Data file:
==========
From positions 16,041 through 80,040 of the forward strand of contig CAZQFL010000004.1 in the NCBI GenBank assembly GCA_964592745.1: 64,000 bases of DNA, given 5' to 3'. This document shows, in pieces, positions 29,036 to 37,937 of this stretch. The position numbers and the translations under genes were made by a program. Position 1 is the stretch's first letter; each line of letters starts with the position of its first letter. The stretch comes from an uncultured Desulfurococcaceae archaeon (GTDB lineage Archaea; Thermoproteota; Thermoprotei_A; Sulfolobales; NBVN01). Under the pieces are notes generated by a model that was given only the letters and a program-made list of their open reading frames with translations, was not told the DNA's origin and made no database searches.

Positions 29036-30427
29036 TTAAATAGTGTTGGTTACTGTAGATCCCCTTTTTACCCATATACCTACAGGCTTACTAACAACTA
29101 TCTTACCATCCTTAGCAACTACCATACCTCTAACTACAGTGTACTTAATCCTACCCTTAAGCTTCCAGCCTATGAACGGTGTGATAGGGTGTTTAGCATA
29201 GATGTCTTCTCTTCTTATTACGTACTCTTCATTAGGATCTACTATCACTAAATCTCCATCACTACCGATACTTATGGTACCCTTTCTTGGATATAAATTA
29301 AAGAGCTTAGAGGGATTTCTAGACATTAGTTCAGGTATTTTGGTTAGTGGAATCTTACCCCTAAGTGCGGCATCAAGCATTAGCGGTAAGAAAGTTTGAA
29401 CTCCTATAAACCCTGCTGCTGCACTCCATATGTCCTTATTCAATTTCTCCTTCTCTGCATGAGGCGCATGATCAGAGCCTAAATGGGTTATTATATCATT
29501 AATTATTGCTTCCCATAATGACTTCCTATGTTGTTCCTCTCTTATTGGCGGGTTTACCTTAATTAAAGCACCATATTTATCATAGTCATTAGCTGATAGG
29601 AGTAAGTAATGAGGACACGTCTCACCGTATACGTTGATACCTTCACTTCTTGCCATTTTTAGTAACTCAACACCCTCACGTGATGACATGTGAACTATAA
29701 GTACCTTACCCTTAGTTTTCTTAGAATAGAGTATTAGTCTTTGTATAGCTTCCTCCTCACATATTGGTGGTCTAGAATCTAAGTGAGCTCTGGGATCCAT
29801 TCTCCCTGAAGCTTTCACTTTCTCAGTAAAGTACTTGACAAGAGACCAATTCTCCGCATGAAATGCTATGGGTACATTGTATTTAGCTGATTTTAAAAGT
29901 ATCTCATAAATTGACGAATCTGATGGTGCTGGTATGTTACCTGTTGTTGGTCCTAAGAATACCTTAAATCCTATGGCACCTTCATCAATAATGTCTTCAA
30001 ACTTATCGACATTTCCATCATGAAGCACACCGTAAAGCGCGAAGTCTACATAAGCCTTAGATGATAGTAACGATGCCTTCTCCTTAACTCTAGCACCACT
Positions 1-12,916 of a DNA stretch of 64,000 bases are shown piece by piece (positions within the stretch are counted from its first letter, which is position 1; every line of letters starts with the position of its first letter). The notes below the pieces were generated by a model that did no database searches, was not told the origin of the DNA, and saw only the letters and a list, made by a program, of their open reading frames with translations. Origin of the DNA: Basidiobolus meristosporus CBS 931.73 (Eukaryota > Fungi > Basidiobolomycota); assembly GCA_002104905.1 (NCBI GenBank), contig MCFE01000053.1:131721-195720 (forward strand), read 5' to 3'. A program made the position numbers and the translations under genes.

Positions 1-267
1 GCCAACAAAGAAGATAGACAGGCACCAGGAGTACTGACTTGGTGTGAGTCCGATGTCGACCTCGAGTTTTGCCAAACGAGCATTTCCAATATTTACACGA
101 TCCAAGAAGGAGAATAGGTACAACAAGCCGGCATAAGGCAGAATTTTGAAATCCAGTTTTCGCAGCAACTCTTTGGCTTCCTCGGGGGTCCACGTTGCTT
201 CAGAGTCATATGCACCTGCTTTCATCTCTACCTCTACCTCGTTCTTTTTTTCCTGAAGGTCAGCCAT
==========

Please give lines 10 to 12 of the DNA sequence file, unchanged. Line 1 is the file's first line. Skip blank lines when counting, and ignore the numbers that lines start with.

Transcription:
29701 GTACCTTACCCTTAGTTTTCTTAGAATAGAGTATTAGTCTTTGTATAGCTTCCTCCTCACATATTGGTGGTCTAGAATCTAAGTGAGCTCTGGGATCCAT
29801 TCTCCCTGAAGCTTTCACTTTCTCAGTAAAGTACTTGACAAGAGACCAATTCTCCGCATGAAATGCTATGGGTACATTGTATTTAGCTGATTTTAAAAGT
29901 ATCTCATAAATTGACGAATCTGATGGTGCTGGTATGTTACCTGTTGTTGGTCCTAAGAATACCTTAAATCCTATGGCACCTTCATCAATAATGTCTTCAA